Although time may be linear, life is a series of revolutions spinning around the sun, our path becoming a spiral where the past, present, and future insistently overlap. But like the flatness of the earth, it’s difficult to perceive the curve without the benefit of distance, which accords a wider view.
With the retrospective, artists can stretch time across space to consider the shape of their work, both as a chronological progression as well as an autobiographical tale. For British photographer Nick Waplington, the story begins long before he was born, on the Broxtowe council estate of Nottingham built between the wars, where his grandfather lived for half a century.
Many residents works in the coalmines, a brutal and unforgiving job — but his father seemingly escaped by benefit of education. He became a nuclear scientist, ushering in a new age of “safe” energy that proved anything but. Waplington was born in Aden, Yemen, in 1965, and traveled extensively with the family before returning to the UK in the 1970s.
As the nation plunged into political and economic turmoil, young Waplington fell in with an older crowd that introduced him to the sound of rebellion: punk rock. It was a natural fit for the young skateboarder, who embraced the DIY spirit of times. He started drawing covers and designing layouts for local fanzines before joining a band called Totally Devoid. As the voice of the dispossessed, punk radicalized a new generation of youth like Waplington, who attended Rock Against Racism carnivals and marches to support the Campaign for Nuclear Disarmament.
“It was a time of resistance and rebellion in squats, university campuses and teenage middle class bedrooms. There was also the apartheid in South Africa, and Thatcher had called Nelson Mandela a ‘terrorist,’” Waplington told i-D. “There was a constant 24-hour protest outside, and I would go and lend support on a regular basis. Of course, I always had my camera in hand.”
Redefining the Landscape of Art
In 1986, Nick Waplington began bringing his camera on visits to his grandfather’s home on the Broxtowe council estate, photographing the local community. The work began to take shape as he focused on a couple, Janet, her children, friends, and new husband Clive, over a period of 15 years that resulted in two books, Living Room (1991)and Weddings, Parties, Anything (1o995).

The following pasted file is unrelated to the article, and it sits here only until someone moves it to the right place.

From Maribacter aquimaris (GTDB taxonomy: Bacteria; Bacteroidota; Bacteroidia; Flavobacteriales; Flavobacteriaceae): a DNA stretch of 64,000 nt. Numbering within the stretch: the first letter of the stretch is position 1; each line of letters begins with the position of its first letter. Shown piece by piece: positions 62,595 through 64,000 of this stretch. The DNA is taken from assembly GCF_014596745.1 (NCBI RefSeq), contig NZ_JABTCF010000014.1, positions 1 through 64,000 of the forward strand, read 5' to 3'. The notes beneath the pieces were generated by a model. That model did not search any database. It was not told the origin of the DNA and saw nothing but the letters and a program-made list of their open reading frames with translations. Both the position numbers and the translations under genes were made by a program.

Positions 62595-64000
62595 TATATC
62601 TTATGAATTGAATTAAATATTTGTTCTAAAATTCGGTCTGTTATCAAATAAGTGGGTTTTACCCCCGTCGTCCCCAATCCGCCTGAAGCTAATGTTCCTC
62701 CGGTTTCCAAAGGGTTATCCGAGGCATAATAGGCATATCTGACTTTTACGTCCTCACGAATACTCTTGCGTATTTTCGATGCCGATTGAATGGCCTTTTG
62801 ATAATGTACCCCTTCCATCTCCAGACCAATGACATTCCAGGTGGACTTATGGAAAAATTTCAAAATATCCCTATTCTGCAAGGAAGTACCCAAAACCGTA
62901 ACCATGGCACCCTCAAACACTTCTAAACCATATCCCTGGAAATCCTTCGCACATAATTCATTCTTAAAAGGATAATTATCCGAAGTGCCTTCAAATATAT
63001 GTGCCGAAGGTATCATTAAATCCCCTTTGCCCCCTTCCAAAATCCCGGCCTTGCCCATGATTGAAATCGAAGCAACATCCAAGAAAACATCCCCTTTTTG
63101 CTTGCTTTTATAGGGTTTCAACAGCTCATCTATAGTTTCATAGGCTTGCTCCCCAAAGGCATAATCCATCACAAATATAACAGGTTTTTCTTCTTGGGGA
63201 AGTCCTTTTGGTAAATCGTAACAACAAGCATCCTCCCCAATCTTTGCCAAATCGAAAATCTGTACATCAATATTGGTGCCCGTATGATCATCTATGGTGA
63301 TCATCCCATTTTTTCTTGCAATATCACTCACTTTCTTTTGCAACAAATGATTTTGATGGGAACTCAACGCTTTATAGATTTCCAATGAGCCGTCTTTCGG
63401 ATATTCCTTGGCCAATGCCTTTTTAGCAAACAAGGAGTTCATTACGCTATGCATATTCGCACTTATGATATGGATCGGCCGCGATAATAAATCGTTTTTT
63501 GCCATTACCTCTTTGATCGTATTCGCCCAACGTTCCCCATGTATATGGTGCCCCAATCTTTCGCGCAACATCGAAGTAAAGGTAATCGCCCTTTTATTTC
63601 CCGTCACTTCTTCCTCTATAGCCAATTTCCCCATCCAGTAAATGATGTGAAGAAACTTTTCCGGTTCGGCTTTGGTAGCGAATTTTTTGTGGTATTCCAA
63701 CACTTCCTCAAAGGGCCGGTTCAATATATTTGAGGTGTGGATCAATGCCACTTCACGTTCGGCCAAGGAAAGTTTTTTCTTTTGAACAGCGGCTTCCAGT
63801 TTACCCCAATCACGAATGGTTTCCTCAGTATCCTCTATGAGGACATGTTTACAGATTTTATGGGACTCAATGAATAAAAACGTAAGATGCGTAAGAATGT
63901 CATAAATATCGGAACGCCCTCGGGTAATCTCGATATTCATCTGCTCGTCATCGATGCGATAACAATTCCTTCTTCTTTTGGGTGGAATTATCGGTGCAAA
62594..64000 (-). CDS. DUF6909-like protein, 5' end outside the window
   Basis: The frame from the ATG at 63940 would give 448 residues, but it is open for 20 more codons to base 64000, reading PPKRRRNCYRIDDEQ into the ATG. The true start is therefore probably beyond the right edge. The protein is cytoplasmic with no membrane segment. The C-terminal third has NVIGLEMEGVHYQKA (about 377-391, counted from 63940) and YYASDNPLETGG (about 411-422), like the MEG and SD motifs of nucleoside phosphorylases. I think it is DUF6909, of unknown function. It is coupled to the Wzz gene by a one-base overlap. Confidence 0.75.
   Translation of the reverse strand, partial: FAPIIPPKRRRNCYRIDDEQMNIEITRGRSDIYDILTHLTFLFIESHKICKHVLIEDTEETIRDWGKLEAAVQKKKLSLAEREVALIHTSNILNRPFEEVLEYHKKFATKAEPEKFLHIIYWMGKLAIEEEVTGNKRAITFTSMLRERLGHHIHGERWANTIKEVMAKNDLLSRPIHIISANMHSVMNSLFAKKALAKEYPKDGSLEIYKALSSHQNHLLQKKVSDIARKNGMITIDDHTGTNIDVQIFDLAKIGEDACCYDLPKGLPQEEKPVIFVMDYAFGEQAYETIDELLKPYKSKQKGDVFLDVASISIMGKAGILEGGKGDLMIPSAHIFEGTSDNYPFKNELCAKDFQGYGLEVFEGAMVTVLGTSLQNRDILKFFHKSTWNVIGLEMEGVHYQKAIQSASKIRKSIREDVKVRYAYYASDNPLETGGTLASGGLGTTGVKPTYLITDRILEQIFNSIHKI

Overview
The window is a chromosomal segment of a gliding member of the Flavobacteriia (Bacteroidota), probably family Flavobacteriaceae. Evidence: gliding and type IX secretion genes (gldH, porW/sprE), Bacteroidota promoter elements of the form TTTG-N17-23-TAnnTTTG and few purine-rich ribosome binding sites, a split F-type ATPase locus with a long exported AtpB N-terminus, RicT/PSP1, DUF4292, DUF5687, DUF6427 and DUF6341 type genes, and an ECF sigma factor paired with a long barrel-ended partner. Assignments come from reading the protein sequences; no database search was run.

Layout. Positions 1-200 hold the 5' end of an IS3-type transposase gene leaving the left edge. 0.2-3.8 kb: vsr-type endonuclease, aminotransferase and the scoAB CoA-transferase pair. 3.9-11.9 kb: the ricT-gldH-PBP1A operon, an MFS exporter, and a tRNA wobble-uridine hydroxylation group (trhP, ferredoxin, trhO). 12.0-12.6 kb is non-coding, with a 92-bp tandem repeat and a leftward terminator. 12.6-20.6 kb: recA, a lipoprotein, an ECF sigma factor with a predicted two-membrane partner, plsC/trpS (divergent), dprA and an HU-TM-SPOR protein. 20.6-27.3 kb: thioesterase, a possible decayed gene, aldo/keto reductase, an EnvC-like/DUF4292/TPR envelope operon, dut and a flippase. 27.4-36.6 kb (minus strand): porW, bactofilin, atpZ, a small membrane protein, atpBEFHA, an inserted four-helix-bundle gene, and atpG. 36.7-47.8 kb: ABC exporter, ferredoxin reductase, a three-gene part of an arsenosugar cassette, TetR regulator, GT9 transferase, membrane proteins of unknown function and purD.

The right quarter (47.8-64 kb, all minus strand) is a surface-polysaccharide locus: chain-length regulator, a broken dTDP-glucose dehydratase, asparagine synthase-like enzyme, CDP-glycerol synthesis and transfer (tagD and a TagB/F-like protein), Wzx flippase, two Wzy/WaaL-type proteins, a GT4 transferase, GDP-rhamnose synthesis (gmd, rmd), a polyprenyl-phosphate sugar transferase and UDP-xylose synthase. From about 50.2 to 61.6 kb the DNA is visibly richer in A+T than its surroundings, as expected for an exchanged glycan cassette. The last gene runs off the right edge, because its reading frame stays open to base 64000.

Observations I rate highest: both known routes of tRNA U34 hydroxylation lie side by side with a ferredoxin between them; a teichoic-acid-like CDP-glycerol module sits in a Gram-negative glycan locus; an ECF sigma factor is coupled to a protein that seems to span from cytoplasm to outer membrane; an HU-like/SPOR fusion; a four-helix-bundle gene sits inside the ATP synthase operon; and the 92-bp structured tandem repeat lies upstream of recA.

It is here that the new book, Nick Waplington: Comprehensive, begins as a poignant reminder of just how radical it was to tell it like it is. Stripped of the veneer of polite society and respectability politics, Waplington chronicle of working class families and communities weren’t necessarily “pretty” so much as warm, filled with an absolute lack of self-consciousness that rattled the plumed feathers of the petty bourgeois.
Charges of “exploitation” were leveled against the photographer for showing working class folks simply existing without pretense. They were overweight, untidy, and unreserved, wholly disinclined to moderate any casual vulgarity for the camera. To those who measured human value by performative displays of custom and mortality, Waplington had done the unthinkable: he had scandalized their virgin eyes by suggesting unvarnished disarray might be considered art.
To his credit, Waplington paid them no mind. He began traveling to places where such displays were de rigeur, like the legendary New York nightclub scene of the early ‘90s. Inside Sound Factory, Jackie 60, and Save the Robots, freaky reigned supreme. All races, ethnicities, genders, and sexualities were welcome to present themselves however they pleased.
Here, nudity was simply part of one’s look, and to be honest, most folks were too busy slipping K-hole or peeking on ecstasy to be concerned. Waplington’s work for Weddings, Parties, Anything suddenly made perfect sense.
Coming Around Again
During the 1990s and 2000s, Nick Waplington traveled the globe, amassing an extraordinary wealth of works showcased in Comprehensive. He told layered stories in single photographs collected in the chapter “Individual Works,” as well as immersive series like “West Bank Projects” in 2008 which explored the harrowing impact of apartheid on Palestinians struggling to survive in their ancestral lands.
The following year, Waplington returned to his childhood home to spend time with his father, who was dying from cancer. Surrounded by artifacts of his youth, Waplington began to create “Made Glorious Summer” (2014), an exploration of time, memory, and loss that reveal the ways in which our life unconsciously moves in a spiral.
Here, past and present circle each other forming a future untold, but allowing us to consider the way in which our passions cast patterns across the soul. As with all of Waplington’s work, it reminds us that the answers we seek may be found in outside our assumptions, biases, and judgments about the nature of life itself.
Nick Waplington: Comprehensive is published by Phaidon, $89.95